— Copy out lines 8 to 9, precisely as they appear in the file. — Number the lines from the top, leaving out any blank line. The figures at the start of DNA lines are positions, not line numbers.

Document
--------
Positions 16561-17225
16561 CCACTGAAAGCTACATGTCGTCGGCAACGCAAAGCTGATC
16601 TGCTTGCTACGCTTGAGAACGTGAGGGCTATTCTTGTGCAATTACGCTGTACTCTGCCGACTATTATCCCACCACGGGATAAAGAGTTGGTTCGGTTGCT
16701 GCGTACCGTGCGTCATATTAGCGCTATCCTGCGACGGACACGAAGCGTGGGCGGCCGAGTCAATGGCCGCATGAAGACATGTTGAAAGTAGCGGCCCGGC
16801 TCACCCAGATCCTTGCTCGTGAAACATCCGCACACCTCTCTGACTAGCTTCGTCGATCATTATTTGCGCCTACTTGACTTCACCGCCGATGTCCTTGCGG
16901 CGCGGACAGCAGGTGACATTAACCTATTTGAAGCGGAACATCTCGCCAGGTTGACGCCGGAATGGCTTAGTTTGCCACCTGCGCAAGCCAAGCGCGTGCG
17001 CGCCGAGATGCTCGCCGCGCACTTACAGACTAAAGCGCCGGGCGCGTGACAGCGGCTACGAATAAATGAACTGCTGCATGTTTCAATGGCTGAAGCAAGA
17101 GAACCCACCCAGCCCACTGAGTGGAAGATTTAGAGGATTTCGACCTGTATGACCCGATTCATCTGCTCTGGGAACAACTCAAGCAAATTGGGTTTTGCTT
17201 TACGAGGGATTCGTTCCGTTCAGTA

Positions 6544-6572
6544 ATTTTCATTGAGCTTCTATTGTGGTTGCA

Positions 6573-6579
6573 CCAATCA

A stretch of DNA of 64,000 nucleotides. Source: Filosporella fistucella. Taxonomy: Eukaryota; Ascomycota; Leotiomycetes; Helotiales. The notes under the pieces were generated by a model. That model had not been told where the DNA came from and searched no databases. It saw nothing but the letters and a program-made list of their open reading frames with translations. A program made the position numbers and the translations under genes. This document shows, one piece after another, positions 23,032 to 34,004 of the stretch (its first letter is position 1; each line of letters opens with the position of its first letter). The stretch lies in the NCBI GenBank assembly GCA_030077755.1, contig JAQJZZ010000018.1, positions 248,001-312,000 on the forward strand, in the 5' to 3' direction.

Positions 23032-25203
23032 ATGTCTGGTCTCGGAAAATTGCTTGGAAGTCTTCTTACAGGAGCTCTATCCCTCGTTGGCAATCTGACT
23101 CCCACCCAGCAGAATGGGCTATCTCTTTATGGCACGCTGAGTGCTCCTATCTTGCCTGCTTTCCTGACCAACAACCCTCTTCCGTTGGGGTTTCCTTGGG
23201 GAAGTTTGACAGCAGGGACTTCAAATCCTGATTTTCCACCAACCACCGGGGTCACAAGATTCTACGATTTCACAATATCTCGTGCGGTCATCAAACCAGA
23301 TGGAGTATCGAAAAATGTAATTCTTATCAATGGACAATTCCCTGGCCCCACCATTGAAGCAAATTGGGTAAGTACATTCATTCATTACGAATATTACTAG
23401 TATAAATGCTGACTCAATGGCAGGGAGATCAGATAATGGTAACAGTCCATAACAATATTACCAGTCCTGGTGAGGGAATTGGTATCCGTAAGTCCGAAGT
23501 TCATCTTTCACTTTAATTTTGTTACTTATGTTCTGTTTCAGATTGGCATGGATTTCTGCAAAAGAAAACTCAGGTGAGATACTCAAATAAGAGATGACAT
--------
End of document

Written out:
17101 GAACCCACCCAGCCCACTGAGTGGAAGATTTAGAGGATTTCGACCTGTATGACCCGATTCATCTGCTCTGGGAACAACTCAAGCAAATTGGGTTTTGCTT
17201 TACGAGGGATTCGTTCCGTTCAGTA